Portland, OR – Oregon’s Senators Jeff Merkley and Ron Wyden announced today that included in the Senate Energy and Water Appropriations committee bill is $2 million for Scoggins Dam upgrades, $48 million for small ports and over $300 million for additional port programs.
“The funding included in today’s appropriations bill will be a huge relief to Oregon’s port communities whose economies rely on this local infrastructure and to Washington County, which is situated near one of the most at-risk dams in the nation,” said Merkley. “This news is a great first step towards addressing the safety and economic success of Oregon’s communities.”
”It’s essential that Oregon’s ports large and small receive the funds that support what they do best — generate jobs statewide for commercial fishing, trade and recreation,” Wyden said. “And it’s just as crucial for Scoggins Dam to receive funding that ensures it can remain secure in case of an earthquake. Together, today’s appropriations add up to very good news throughout our state.”
Scoggins Dam has been classified as one of the most seismically at-risk dams that the Bureau of Reclamation manages. This classification means that failure of the dam due to a large earthquake could result in significant damages or even loss of life to communities if the dam is not upgraded.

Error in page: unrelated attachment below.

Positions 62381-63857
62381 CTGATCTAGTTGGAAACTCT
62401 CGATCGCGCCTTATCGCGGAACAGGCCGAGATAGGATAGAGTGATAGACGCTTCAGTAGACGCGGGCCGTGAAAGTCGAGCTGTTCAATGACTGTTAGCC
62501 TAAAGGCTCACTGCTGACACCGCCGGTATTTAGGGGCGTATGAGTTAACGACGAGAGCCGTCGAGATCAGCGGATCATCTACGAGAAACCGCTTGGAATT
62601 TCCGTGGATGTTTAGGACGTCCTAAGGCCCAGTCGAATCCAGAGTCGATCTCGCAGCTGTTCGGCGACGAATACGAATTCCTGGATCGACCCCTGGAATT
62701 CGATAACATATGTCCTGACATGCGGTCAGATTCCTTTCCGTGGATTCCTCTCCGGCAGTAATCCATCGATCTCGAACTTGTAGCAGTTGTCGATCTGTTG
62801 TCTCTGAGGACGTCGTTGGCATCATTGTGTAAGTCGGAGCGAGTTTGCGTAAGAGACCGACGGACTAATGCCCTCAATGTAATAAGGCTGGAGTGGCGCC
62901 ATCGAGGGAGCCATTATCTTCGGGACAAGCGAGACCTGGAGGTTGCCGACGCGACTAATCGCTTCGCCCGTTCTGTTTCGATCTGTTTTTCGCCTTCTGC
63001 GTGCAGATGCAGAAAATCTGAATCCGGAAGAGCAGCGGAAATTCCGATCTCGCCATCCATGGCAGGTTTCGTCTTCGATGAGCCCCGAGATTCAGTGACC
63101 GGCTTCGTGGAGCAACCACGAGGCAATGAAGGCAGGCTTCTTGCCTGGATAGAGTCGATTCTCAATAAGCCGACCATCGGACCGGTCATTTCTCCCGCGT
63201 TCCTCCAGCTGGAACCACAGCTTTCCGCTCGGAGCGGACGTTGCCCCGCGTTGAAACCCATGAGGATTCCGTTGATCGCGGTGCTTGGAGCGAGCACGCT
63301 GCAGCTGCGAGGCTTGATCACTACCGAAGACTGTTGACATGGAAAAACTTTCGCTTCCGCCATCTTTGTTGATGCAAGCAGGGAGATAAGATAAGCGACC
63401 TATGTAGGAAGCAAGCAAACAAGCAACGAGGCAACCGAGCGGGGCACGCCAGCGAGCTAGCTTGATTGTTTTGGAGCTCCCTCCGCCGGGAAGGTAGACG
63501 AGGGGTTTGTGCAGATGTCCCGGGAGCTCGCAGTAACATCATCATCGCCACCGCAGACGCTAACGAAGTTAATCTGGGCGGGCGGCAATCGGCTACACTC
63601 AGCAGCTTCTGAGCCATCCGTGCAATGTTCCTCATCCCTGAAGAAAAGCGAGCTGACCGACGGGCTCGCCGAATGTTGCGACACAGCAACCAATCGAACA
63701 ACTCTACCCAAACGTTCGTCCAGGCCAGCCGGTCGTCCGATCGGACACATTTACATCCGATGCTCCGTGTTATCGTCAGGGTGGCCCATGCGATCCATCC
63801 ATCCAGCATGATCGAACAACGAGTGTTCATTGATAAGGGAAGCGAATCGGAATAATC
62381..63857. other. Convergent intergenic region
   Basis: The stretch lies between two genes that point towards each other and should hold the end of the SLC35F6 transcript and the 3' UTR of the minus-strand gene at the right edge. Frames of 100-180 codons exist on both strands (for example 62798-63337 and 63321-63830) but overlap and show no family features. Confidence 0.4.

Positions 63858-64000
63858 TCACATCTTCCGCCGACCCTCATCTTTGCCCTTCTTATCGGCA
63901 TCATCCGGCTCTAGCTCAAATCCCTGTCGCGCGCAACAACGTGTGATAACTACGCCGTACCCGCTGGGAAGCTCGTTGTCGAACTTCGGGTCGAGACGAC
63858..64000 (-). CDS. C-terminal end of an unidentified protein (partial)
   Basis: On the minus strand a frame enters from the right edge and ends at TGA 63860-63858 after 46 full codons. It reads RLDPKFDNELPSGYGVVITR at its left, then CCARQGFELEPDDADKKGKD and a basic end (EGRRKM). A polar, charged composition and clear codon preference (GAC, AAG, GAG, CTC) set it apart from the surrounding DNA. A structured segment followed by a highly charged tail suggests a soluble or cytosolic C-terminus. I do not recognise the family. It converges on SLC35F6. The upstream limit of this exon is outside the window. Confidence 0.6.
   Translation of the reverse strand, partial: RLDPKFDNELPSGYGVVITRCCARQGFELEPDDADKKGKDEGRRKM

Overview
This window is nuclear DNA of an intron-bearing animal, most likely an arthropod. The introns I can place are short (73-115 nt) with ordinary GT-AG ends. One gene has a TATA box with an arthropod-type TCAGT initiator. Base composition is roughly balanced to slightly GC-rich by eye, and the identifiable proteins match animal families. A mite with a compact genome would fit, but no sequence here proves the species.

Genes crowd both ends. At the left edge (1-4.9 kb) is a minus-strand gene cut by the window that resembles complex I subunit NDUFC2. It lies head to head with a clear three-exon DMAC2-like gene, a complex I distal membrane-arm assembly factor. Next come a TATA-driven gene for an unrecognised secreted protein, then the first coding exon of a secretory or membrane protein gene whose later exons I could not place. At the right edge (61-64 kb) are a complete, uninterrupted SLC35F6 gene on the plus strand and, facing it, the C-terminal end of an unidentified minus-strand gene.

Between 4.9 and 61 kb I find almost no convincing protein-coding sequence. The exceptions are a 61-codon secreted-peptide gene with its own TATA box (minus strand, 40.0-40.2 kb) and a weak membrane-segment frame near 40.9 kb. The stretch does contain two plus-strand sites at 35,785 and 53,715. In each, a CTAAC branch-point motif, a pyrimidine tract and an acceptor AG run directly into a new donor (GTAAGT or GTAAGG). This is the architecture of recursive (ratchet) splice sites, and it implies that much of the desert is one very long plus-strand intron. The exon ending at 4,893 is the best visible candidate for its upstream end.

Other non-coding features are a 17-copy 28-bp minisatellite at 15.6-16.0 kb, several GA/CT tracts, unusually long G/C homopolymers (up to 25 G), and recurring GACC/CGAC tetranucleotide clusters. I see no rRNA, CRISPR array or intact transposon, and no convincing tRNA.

The Senators also secured additional funding for Oregon’s ports. The bill includes $250 million nationally for deep-draft harbors, $45 million for inland ports, and $23.5 million for navigation maintenance. These funds are used to help pay for dredging costs and to keep critical port infrastructure up to date.
Merkley and Wyden have consistently fought in the Senate to strengthen Oregon’s small ports and make sure that small ports in America receive their fair share of funding. For small coastal communities in Oregon, access to funding for dredging is crucial to the economy. Last year there was $42.5 million in dedicated funding for small ports.
The bill was voted out of committee today on a bipartisan vote. The next steps would be for the bill to be sent to the Senate floor for a full Senate vote, and eventually to be merged with a counterpart bill from the U.S. House of Representatives in order to be passed by both houses and signed into law.